K. D. Wentworth
HEIDI'S PICK SIX
1. Which of your characters is your favorite?
Haemas Tal of Moonspeaker and House of Moons is my favorite. I learned a lot while writing her, and she grew quite a bit over the course of the two books. She appears in a third novel, Moonchild, which was supposed to come out from Hawk a few years ago, then didn't because of financial troubles. I'm currently seeking a new publisher for it.
2. Tell me about your travels.
3. Coffee, tea, or milk?
Actually, I don't like any of them. My mother told me I'd never be truly grown-up until I learned to drink coffee and I was delighted to find out that not-growing-up was that easy. I'm addicted instead to Diet Dr. Pepper. So far it hasn't seemed to help with the not-growing-older thing, though.
4. What else can you do besides write?
I taught elementary school for 27 years but now I'm free at last! These days, in addition to writing, I also work on the con committee of a local literary sf convention, Conestoga, and serve as Coordinating Judge for Writers of the Future. Every quarter numerous boxes of stories come to me with the manuscripts in plain white envelopes with no authors' names and I read them to pick eight finalists. The best aspect of that job is that every year I get to travel to the WOTF workshop and teach for four days with Tim Powers. It's always fun to meet the writers of the stories and get to know them. Then in my spare time, I take my two dogs, an Akita and a Siberian Husky, for walks and hang out with my husband.
5. Who are you reading right now?
I'm reading a Sharon Shinn book at the moment, then I have a Naomi Novik book on the to-be-read stack, along with a Robin Hobb and a Tim Powers. I recently finished C.J. Cherryh's Deliverer. Diana Gabaldon's Lord John and the Brotherhood of the Blade, and Michael Chabon's The Yiddish Policemen's Union.
6. Pop culture or academia?
7. What is the toughest scene you ever wrote?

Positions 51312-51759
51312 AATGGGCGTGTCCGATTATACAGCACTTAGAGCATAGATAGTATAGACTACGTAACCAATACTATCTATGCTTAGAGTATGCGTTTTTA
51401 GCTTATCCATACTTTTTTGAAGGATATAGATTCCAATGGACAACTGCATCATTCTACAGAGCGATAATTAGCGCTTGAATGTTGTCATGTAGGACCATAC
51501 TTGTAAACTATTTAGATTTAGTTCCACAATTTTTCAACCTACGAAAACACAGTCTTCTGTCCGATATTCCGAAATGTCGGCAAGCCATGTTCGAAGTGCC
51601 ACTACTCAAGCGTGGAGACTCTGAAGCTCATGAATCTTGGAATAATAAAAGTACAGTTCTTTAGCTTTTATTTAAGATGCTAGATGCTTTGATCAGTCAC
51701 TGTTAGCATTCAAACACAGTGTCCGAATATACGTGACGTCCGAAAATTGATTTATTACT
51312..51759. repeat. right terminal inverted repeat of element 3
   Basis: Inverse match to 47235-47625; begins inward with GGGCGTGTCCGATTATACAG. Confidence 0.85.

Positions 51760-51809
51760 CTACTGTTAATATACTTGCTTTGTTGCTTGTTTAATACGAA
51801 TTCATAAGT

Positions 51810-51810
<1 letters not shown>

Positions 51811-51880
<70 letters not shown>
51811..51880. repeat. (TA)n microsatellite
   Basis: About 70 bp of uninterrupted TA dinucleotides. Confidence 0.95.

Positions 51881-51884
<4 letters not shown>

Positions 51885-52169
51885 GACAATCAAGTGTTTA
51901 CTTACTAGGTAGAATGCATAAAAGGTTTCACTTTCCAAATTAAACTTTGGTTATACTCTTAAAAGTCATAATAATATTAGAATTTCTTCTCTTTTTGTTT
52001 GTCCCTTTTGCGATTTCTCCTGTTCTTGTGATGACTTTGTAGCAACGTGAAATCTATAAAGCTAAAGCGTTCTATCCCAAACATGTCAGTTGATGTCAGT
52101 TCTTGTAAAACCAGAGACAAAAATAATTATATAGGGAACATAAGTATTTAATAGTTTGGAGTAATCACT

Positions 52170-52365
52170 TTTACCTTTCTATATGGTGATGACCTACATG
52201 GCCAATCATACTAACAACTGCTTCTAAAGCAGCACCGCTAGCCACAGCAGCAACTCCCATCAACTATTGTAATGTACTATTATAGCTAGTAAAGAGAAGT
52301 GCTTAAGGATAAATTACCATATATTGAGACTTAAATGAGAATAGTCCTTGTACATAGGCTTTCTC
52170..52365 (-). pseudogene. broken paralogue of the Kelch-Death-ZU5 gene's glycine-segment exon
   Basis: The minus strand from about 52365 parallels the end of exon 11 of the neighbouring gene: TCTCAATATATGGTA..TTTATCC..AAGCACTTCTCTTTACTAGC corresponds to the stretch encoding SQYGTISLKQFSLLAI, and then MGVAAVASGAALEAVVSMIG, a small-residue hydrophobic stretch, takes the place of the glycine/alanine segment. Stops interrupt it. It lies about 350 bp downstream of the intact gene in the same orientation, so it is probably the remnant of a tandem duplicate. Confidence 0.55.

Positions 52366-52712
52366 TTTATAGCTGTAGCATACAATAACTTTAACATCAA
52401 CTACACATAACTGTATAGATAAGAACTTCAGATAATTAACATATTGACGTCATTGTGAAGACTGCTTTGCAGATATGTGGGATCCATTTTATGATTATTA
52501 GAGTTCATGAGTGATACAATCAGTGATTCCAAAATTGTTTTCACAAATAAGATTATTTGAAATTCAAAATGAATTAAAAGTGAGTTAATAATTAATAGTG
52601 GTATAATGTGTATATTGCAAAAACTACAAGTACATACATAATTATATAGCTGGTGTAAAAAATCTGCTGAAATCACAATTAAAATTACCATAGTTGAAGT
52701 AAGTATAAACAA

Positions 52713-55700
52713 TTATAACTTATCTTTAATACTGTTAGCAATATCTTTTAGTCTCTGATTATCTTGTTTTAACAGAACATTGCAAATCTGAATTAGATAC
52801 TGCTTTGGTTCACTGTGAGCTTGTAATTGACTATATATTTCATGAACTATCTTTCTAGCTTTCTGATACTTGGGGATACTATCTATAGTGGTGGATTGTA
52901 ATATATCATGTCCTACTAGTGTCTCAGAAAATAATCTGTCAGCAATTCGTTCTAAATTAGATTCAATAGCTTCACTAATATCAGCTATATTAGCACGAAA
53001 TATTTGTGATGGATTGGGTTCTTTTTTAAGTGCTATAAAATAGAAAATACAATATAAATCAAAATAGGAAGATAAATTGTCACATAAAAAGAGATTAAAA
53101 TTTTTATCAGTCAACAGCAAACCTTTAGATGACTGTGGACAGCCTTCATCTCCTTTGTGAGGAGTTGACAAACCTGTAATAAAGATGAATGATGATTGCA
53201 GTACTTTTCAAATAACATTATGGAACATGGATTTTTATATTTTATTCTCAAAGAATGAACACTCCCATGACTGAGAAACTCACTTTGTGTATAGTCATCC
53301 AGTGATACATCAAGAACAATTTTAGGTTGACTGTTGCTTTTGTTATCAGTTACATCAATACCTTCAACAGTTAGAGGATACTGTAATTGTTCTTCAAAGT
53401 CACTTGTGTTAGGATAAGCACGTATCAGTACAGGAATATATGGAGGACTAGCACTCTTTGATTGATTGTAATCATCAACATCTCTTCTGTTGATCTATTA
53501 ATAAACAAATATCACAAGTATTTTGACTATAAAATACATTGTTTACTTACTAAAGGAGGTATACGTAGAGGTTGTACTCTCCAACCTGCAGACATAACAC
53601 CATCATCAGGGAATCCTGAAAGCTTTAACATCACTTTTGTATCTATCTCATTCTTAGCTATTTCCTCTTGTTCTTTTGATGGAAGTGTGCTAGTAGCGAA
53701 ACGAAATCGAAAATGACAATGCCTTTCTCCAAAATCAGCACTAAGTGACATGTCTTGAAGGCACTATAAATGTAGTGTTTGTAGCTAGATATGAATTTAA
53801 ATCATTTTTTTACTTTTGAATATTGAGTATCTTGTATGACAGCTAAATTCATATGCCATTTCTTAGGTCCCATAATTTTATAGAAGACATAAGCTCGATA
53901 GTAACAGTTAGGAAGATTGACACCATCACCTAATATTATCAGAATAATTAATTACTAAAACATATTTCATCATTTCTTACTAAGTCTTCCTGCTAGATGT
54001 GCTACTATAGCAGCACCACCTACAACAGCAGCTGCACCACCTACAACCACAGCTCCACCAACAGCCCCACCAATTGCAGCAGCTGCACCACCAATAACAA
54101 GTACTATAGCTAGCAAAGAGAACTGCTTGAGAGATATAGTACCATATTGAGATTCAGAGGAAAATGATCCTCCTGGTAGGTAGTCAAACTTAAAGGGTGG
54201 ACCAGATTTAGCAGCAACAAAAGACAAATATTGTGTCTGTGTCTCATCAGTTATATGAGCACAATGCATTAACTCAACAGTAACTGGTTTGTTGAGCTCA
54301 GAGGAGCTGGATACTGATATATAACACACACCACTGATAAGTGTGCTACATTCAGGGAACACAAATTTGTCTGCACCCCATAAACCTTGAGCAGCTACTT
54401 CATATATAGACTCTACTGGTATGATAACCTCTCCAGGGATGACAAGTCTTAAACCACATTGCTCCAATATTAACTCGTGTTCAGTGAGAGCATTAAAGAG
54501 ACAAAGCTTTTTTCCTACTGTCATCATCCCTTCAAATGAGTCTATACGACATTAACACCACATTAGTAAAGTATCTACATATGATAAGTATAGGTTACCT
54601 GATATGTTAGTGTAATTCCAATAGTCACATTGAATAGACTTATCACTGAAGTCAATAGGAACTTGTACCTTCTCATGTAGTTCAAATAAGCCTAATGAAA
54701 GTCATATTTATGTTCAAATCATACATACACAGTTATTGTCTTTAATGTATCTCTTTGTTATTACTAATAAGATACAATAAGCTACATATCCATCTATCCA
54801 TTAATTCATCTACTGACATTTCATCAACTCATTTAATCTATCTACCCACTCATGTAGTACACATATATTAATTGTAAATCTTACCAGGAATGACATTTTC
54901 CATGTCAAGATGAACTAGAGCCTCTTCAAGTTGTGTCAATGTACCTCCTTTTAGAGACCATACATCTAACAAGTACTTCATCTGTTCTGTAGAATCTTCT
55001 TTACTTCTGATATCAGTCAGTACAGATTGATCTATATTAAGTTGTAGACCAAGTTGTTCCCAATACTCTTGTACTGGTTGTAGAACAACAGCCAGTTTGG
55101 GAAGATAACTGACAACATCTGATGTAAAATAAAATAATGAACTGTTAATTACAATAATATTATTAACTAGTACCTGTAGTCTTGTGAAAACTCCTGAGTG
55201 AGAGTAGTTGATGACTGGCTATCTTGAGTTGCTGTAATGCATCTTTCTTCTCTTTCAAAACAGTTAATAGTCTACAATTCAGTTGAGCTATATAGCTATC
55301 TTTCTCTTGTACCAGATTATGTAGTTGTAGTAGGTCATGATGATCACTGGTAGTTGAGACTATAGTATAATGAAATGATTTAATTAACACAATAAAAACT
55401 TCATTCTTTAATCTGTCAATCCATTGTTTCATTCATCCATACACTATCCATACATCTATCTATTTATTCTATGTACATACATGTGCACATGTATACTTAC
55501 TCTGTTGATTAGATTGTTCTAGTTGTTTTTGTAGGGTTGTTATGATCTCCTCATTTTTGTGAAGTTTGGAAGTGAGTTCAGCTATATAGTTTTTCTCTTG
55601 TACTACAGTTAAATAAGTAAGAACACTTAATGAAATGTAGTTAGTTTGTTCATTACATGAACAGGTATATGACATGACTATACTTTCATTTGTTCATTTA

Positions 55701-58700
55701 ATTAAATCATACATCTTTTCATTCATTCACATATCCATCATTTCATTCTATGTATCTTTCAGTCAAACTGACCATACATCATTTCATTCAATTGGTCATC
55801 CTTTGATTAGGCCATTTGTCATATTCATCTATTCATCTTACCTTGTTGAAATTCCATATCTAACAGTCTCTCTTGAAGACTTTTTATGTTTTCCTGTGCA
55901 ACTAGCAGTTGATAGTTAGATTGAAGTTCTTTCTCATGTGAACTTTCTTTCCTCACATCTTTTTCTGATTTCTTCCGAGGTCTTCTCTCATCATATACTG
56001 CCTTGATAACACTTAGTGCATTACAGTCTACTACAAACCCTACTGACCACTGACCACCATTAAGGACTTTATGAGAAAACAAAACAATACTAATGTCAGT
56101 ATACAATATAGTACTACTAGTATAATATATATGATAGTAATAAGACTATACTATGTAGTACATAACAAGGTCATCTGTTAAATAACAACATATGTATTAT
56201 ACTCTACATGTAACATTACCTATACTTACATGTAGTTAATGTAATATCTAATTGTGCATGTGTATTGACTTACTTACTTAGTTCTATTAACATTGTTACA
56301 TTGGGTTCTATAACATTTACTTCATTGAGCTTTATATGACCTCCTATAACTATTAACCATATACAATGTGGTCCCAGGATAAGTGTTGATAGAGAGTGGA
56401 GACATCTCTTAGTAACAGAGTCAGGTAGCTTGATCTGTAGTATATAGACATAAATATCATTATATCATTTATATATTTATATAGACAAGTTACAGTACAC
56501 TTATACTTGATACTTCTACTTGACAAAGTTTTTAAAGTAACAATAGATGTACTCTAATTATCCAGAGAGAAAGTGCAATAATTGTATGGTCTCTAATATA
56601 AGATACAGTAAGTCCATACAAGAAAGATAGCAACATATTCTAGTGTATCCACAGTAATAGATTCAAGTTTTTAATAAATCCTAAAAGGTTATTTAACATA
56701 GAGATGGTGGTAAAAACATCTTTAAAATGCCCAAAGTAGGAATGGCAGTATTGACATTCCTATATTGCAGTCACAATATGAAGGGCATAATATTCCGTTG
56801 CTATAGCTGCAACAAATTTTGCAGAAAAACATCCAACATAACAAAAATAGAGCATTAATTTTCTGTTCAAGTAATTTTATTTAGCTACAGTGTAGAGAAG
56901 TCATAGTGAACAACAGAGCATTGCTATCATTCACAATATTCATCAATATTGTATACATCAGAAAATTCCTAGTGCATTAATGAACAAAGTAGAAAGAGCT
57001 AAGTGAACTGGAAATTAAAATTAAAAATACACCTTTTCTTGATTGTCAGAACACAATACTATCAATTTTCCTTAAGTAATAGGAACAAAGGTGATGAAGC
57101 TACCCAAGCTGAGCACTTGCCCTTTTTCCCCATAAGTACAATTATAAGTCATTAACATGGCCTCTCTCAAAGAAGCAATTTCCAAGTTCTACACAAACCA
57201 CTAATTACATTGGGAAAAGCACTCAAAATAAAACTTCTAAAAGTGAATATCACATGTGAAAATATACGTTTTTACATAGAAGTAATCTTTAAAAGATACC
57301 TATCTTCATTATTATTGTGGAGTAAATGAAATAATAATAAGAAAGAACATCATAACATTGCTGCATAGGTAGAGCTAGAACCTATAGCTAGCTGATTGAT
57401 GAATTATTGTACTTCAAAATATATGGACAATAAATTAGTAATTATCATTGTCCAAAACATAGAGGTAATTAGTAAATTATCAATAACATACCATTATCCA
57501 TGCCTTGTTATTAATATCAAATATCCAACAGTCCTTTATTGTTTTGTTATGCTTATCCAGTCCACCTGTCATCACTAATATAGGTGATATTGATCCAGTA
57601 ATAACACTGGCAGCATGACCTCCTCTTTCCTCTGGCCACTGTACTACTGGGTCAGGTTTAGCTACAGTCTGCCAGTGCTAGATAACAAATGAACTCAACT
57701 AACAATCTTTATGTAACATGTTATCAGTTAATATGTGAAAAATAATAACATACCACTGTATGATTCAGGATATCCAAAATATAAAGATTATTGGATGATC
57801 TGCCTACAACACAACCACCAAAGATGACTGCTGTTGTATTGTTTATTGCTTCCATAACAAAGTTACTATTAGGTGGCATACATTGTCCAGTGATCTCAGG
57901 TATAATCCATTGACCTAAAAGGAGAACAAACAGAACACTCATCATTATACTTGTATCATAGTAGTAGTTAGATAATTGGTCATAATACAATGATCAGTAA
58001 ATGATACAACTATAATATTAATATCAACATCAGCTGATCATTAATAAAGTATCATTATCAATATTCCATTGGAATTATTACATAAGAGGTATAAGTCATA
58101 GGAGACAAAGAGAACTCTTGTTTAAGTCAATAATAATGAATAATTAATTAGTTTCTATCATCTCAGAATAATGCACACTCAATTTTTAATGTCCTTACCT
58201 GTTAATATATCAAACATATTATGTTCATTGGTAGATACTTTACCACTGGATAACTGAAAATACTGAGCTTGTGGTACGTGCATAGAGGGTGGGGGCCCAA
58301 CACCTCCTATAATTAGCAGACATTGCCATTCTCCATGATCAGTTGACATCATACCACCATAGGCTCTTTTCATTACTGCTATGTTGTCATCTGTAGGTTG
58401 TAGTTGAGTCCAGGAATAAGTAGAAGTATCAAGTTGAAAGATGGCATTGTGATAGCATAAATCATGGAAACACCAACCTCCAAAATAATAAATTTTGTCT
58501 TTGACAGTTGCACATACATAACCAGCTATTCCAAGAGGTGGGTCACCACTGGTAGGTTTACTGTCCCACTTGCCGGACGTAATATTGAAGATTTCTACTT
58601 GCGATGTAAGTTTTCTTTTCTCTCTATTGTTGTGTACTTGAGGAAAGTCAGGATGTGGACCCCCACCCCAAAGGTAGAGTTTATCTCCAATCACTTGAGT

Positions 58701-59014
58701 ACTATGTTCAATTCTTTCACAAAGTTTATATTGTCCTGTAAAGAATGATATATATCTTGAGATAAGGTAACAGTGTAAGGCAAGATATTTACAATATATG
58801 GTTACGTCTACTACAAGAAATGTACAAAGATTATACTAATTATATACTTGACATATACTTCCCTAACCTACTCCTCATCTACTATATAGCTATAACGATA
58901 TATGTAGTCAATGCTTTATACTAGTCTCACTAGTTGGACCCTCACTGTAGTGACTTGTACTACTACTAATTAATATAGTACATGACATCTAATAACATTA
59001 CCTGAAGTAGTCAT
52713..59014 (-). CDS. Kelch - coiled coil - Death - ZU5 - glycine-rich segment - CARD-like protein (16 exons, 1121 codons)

8. Where do you find your inspirations to write?
9. Food you could eat everyday.
10. Are you into sports or other physical activities?
11. What kind of music speaks to you?
12. Do you outline your stories or do they just take you along for the ride?
For years, I didn't write a novel because I kept hearing from professional writers that "you have to be able to outline if you want to write a book." Then I read Lawrence Block's Writing the Novel from Plot to Print. Block doesn't outline. He just "kills" someone on the first page and goes on from there. Cool, I thought and set to work. Six months later I completed the first draft of my first novel. Since then, I've asked a lot of professional writers this same question. It turns out that about fifty percent outline and fifty percent, like me, can't. Their access to their subconscious just doesn't work that way. Unfortunately, your life as a writer will be much easier if you can outline, because publishers want an outline from you before they'll give you a contract. So, if you can outline, you should.
13. Celebrity crush.
14. Who are the biggest influences on your work?
Andre Norton, Ann McCaffrey, C.J. Cherryh, Octavia Butler, and Marion Zimmer Bradley. Hmmm. Those are all women. I wonder how that happened!
15. Do you still watch cartoons?
K. D. (Kathy) Wentworth was born in Tulsa, Oklahoma, and in a subsequent dizzying tour of the nation, managed to attend thirteen different schools by the time she graduated from high school in upstate New York. Returning to Oklahoma to attend the University of Tulsa, she earned a B.A. in Liberal Arts and has had the sense to stay put ever since, although she dodges the occasional tornado. She taught elementary school for more years than she cares to admit and retired in 2003.
She got her start winning in the Writers of the Future Contest in 1988, and then later won the Field Publications Teachers as Writers Award in 1991. She has sold over fifty short stories to such markets as Hitchcock's Mystery Magazine, Aboriginal SF, Pulphouse, Return to the Twilight Zone, Fantasy & Science Fiction, and Realms of Fantasy. She published three novels with Del Rey, The Imperium Game (February 1994), Moonspeaker, (November 1994), and House of Moons, (July 1995). Her more recent Hrrin novels Black on Black, and Stars Over Stars, were published by Baen in February 1999, with the sequel in 2000. Her most recent book was The Course of Empire with Eric Flint published by Baen in 2003. Her earlier novels have been reprinted by Hawk Publishing Group and are available at bookstores or from Amazon.com. Three of her short stories have been Nebula finalists: "Tall One," "Burning Bright," and "Born Again."
Ms. Wentworth is an active member of the Science Fiction Writers of America, (SFWA) and was elected Secretary in 2000 and in 2003. She became a Judge in the L. Ron Hubbard's Writers of the Future Contest in 2000 and now also serves as Coordinating Judge for the contest. She loves teaching in the Writers of the Future Workshop with Tim Powers each summer. She attributes her success to having two very large dogs and a wonderful husband, not necessarily in that order.